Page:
My mother raises rare blooms
and waters them with tea
her birth waters sang like rivers
my mother is now me.
–Lorna Goodison, “I am becoming my mother”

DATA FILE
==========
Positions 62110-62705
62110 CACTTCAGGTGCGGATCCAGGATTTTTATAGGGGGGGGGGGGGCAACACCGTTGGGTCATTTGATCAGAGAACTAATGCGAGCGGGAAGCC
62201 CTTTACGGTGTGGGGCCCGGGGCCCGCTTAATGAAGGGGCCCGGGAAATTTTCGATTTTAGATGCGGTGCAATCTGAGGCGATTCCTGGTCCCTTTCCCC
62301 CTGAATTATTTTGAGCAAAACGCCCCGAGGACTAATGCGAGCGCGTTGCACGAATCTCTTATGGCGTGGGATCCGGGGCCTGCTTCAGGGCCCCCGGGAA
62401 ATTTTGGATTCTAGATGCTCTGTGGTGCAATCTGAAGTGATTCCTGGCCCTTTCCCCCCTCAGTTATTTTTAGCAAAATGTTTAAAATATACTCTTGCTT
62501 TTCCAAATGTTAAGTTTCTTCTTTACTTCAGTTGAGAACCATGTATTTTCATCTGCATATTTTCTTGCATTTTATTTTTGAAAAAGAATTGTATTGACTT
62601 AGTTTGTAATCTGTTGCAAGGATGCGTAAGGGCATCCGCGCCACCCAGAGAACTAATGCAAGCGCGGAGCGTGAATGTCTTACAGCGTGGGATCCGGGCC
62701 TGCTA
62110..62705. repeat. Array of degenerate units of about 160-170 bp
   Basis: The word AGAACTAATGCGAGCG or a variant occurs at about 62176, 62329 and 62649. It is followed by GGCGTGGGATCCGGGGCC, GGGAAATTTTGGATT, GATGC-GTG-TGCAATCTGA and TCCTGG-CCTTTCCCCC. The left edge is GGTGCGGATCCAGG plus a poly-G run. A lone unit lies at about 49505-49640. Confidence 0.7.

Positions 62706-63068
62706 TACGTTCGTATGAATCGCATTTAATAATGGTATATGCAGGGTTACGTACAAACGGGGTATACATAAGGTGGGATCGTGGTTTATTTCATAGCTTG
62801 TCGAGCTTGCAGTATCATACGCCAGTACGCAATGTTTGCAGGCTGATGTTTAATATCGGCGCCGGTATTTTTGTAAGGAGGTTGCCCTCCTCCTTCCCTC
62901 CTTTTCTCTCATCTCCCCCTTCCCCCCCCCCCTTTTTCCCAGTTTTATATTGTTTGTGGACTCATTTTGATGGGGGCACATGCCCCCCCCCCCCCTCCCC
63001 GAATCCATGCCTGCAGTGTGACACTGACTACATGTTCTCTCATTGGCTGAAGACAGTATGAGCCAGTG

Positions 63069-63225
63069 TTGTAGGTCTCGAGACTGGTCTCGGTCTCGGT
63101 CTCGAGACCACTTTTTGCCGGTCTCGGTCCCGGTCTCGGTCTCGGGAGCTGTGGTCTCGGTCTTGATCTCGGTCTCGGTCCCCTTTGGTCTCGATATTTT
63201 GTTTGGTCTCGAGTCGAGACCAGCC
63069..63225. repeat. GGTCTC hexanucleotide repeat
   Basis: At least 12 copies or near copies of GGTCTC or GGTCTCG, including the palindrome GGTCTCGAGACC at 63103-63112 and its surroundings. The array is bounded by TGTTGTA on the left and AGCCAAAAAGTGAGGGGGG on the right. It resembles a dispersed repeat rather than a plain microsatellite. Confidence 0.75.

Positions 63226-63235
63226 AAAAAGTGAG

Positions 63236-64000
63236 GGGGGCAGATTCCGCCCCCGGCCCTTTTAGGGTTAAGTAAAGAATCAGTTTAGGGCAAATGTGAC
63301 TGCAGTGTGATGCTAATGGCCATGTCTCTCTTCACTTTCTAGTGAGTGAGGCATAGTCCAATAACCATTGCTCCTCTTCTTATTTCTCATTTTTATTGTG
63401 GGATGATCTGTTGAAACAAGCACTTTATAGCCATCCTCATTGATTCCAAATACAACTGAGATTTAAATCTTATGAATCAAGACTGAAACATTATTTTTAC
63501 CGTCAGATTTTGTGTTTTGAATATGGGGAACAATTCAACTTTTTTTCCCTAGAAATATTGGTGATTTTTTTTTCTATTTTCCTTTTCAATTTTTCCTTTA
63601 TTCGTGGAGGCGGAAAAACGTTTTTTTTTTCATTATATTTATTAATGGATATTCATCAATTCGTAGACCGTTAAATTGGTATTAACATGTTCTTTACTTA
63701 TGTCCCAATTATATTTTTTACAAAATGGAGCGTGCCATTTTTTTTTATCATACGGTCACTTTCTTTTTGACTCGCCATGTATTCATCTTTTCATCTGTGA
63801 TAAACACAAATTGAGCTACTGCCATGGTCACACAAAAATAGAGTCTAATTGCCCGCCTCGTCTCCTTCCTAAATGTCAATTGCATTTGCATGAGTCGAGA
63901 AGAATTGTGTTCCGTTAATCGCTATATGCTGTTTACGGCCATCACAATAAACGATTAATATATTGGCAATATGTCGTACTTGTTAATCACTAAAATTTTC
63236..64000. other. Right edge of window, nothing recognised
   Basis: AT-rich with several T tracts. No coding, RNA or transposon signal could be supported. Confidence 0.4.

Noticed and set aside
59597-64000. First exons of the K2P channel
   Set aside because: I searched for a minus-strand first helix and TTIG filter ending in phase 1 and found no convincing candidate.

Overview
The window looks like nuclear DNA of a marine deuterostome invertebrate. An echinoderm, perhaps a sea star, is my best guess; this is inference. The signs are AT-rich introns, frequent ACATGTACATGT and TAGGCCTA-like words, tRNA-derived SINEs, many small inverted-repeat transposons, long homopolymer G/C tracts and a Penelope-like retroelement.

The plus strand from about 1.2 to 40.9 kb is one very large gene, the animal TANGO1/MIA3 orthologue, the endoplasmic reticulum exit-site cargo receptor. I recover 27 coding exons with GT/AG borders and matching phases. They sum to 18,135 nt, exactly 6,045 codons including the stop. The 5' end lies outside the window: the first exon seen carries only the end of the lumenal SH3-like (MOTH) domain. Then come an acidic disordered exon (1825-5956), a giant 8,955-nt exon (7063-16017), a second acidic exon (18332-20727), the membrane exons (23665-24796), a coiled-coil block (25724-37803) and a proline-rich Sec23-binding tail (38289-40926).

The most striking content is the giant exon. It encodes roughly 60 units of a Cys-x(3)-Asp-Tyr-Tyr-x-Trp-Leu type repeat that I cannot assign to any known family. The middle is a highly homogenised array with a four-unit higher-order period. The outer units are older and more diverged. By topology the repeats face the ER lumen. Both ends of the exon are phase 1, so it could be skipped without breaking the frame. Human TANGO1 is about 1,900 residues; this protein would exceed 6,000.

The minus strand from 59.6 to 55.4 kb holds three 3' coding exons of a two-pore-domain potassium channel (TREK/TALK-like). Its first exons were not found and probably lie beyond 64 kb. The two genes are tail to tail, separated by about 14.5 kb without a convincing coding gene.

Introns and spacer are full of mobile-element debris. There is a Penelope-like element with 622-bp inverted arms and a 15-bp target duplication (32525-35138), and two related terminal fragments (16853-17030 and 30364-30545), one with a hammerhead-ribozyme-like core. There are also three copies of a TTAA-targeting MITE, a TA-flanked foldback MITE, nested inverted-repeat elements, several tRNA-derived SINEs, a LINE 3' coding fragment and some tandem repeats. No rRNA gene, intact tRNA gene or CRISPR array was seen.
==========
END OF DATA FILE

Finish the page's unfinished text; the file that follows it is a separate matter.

i have a dream of the sun exploding on a dusk dripping horizon, me and my ma careening down a hill towards a beach of gold. her arm swings out to guard me from the blow. brace yourself. for a long time we both have been running away from your own reflections. me, never going home cause this woman is all the things i want to be and all the things i am afraid of becoming. her in her minivan always going going down some street or highway looking for some peace. every kid from east hills to frankstown knows my mother cause she is the best teacher there is; she knows every kid by name and how to make them know they are seen and how to build worlds out of sweet honey in the rock, drums and keyboards in schools[toprisons] where black kids are supposed to be contained before they are taught. my father waxes poetic about meant to be and about how she might as well and about how he wants his family back and they wasting time, getting old and tries to erase all the years he crowded out her voice. they were sixteen when they fell in love at a skating rink and never looked back; forty when the world begin to crumble in ghosts of mothers and liquor bottles. she nods and says mhm and makes excuses for things she’s got to do as if living and being in this world ain’t already a job and half. i am terrified of the wake. it’s been five years since my stepfather died next to her in his sleep; he’d left Nigeria and his parents enough years ago to build a home in this nation and was scraping by so much that he couldn’t afford to go back before the rainy season to see them buried in their graves: heart attack at 46. my mother still wakes up at 3 am and replays that hour till the sun rises. i have seen her love while running these last five years, settle cause the earth is not built to hold us. i am afraid of never falling in love and of losing my love to borders or blood and of all the walls i’ve built protecting me too too well. i go home for another funeral and we hold each other past midnight laughing and crying. i realize i am less afraid of becoming her and more afraid of myself, of holding my love up to the light like i hold my words. i am afraid of the sun exploding on a dusk dripping horizon. i am afraid of her not being there to guard me from the blow.